- Today, Monday afternoon: Ilya Shapiro and John Paul Schnapper-Casteras preview Masterpiece Cakeshop v. Colorado Civil Rights Commission from different perspectives on eve of oral argument, Roger Pilon moderating [watch online, earlier] Why, on cakeshop case, “it won’t surprise me if the court comes up with something a little muddled and a little bit hard to read” [Chris Johnson, Washington Blade, quotes me] More: George Will (cakes are not expression; but while couple who sued cake-baker “might be feeling virtuous for having done so… siccing the government on him was nasty.”);
- “Christie v. NCAA: Anti-Commandeering or Bust” [Jonathan Wood and Shapiro, earlier here and here] “Supreme Court’s Sports Betting Case Could Redefine Relationship between Feds and States” [Shapiro]
- Federal courts were politicized before the Federalist Society came along, and promoting the cause of textualism helps de-politicize them [Roger Pilon]
- SCOTUS should use Janus v. AFSCME to recognize public employees’ First Amendment rights against forced union agency fees [Shapiro, Trevor Burrus, and Aaron Barnes] More: Shapiro and Frank Garrison, National Review; Cato Podcast with Jacob Huebert and Caleb Brown;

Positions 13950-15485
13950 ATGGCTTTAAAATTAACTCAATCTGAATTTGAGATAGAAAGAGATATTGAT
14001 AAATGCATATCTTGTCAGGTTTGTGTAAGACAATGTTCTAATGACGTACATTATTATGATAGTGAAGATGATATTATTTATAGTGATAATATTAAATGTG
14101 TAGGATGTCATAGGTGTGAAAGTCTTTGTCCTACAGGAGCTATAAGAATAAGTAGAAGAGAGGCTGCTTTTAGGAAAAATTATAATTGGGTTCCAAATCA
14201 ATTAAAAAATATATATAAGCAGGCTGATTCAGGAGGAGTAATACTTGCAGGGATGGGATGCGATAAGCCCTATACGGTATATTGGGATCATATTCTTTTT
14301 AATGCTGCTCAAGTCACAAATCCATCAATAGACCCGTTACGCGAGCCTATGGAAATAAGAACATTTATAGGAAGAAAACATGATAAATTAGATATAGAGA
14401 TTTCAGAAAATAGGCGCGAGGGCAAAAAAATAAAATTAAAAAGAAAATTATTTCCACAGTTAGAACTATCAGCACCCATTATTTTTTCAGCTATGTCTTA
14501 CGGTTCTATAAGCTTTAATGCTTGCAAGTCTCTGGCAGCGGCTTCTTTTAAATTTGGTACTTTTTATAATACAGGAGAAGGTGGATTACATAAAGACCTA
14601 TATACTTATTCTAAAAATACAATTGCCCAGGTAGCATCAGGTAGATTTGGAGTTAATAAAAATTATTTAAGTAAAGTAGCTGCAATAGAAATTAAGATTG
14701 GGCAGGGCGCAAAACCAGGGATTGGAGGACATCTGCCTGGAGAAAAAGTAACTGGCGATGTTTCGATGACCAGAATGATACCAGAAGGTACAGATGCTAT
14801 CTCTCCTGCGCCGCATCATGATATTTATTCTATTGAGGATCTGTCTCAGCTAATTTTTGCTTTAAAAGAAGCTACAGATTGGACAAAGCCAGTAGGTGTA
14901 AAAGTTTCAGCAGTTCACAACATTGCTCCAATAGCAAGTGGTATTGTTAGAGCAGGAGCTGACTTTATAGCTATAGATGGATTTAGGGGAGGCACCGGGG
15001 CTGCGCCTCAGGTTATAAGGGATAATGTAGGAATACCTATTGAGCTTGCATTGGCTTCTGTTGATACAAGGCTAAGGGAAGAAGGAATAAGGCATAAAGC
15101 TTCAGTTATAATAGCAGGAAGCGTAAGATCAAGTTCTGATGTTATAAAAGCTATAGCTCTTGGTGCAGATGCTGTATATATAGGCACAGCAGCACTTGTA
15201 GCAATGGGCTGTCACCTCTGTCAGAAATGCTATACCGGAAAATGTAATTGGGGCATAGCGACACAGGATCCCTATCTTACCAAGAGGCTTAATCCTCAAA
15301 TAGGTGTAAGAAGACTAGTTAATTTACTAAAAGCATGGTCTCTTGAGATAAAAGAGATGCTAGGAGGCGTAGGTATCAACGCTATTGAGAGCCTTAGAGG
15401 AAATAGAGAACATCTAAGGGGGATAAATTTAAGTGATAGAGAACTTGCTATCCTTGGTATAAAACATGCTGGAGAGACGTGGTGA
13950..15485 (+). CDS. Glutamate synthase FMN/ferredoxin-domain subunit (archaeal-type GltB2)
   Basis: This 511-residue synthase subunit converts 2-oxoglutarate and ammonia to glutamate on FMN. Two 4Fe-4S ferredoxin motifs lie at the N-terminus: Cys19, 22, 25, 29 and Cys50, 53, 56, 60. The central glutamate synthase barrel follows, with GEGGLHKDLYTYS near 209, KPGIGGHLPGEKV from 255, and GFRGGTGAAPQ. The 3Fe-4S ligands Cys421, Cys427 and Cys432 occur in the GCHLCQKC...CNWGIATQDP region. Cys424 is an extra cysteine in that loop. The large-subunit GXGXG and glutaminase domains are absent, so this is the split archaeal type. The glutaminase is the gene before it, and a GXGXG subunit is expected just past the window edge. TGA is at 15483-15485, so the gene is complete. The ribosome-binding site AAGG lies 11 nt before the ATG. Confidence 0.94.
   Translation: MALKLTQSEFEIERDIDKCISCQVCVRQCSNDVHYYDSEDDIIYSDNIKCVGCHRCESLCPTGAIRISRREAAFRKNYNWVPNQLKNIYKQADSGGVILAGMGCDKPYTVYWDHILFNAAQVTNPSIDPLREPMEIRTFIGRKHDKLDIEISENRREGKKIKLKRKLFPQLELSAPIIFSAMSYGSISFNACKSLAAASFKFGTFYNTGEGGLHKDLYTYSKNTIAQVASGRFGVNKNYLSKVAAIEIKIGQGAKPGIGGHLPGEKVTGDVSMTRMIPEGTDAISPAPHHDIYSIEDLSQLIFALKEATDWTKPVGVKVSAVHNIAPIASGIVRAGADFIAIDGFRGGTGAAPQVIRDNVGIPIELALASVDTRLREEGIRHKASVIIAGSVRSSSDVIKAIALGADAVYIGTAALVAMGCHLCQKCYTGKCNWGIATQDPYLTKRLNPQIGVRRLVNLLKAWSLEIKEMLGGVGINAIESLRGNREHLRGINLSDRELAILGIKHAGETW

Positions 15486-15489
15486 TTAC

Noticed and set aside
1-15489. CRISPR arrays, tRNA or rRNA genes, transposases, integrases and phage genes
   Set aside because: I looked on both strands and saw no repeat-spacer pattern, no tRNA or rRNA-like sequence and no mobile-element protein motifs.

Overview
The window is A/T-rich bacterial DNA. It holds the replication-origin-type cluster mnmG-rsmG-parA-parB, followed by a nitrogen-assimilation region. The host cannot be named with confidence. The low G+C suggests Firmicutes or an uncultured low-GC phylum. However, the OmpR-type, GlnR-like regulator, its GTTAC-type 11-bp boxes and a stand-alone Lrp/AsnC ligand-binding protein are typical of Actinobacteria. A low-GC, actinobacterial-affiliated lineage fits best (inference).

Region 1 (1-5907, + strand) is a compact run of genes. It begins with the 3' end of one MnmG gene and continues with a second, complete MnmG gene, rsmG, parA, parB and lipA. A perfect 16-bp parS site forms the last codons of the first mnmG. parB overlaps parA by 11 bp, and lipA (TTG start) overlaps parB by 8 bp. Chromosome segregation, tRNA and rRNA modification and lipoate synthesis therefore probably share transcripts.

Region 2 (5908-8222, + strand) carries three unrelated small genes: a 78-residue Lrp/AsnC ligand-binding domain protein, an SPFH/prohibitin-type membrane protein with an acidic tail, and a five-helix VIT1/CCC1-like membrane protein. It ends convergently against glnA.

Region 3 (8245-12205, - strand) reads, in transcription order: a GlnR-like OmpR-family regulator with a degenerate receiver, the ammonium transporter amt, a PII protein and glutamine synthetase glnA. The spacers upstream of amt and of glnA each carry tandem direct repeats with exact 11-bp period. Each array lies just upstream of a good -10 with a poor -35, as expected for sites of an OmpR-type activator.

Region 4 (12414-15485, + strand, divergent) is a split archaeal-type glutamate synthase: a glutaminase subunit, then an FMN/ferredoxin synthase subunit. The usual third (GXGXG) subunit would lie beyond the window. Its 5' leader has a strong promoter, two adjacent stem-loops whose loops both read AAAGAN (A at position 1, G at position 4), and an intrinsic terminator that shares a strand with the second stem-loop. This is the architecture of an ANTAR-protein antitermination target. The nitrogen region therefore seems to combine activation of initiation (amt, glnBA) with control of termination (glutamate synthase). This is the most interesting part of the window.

- Silvester v. Becerra: Ninth Circuit errs on individual gun rights, SCOTUS should correct [Shapiro and Matthew LaRosiere]
- Assuming patents = property, structure of Patent Trial and Appeal Board may flunk constitutionally required norms of judicial independence [Shapiro and Barnes on Oil States Energy Services, LLC v. Greene’s Energy Group, LLC; Federalist Society panel video with Gregory Dolin, John Duffy, Arti Ray, and Robert Greene Sterne; Jeffri Kaminski, WLF]
- Collins v. Virginia gives Court a chance to protect the integrity of the home against warrantless searches [Jay Schweikert] And mark Dec. 13 for the 2017 Cato Surveillance Conference;
- Extending Commerce Clause to prairie dogs gnaws at constitutional principle [Shapiro, Burrus, and Reilly Stephens on Cato amicus brief urging certiorari in PETPO v. U.S. Fish & Wildlife Service; Jacob Sullum]